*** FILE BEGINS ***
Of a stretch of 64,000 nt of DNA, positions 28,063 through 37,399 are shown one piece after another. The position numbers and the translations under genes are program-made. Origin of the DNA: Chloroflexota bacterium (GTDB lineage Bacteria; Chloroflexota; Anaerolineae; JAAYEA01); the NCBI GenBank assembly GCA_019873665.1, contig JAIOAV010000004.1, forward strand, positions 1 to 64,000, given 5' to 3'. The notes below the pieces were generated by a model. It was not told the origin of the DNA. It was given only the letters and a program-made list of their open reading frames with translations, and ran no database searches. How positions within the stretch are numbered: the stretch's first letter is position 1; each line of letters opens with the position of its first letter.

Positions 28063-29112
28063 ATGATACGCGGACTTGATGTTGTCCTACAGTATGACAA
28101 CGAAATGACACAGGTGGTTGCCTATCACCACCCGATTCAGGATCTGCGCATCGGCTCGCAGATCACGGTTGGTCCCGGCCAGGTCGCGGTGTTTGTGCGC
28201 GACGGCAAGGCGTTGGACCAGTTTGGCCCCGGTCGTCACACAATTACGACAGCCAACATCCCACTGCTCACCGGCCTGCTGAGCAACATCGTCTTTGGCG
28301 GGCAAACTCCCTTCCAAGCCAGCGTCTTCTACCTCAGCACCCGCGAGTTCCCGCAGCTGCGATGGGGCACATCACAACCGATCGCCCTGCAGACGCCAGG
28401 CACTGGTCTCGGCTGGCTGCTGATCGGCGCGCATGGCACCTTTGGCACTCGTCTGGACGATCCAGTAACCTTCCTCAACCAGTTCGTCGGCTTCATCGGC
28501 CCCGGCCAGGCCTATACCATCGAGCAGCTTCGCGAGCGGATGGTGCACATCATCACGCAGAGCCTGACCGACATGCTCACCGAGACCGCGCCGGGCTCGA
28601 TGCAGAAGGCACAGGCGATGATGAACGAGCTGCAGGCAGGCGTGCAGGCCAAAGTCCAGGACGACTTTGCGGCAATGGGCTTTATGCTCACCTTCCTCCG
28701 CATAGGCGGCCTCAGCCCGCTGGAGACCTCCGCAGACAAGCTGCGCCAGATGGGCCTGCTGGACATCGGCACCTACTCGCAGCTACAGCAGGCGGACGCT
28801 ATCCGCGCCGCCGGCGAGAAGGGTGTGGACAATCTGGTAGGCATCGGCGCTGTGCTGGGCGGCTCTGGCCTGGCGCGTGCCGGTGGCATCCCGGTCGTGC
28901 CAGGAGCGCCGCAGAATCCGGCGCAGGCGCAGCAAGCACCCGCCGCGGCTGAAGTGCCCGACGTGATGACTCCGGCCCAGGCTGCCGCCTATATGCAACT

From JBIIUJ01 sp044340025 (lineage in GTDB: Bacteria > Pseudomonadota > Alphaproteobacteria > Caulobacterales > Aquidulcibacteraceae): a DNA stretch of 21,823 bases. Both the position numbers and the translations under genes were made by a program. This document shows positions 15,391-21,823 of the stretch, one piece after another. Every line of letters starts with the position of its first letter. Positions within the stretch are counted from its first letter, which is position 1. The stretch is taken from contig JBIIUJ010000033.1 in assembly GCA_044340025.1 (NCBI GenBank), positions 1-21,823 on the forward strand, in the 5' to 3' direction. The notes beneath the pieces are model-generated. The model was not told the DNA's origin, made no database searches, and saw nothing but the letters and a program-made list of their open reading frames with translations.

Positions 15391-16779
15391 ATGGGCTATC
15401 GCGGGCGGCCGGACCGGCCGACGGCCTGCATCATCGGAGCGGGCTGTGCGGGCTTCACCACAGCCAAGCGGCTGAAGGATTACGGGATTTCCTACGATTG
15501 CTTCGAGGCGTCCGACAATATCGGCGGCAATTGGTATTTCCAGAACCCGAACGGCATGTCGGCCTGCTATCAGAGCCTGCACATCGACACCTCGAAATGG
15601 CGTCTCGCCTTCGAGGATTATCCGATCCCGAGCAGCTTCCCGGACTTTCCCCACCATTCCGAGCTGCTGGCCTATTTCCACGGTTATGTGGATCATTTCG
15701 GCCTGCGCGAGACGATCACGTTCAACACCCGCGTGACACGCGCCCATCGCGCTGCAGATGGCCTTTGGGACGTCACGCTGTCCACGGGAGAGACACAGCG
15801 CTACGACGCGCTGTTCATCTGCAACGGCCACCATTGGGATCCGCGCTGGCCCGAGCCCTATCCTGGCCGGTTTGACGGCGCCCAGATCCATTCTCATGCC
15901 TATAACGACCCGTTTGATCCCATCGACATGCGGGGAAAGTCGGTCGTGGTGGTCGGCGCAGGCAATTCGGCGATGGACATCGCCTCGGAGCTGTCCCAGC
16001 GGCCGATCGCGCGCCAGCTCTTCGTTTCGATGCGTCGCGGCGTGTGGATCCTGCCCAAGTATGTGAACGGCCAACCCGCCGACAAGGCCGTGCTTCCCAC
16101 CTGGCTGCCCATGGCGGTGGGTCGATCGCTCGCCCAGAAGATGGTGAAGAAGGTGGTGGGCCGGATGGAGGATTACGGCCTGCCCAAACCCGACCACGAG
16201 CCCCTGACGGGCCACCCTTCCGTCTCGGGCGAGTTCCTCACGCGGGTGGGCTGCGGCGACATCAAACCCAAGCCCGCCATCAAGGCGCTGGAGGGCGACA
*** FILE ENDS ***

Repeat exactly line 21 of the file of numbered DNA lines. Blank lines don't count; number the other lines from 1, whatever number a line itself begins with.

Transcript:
15901 TATAACGACCCGTTTGATCCCATCGACATGCGGGGAAAGTCGGTCGTGGTGGTCGGCGCAGGCAATTCGGCGATGGACATCGCCTCGGAGCTGTCCCAGC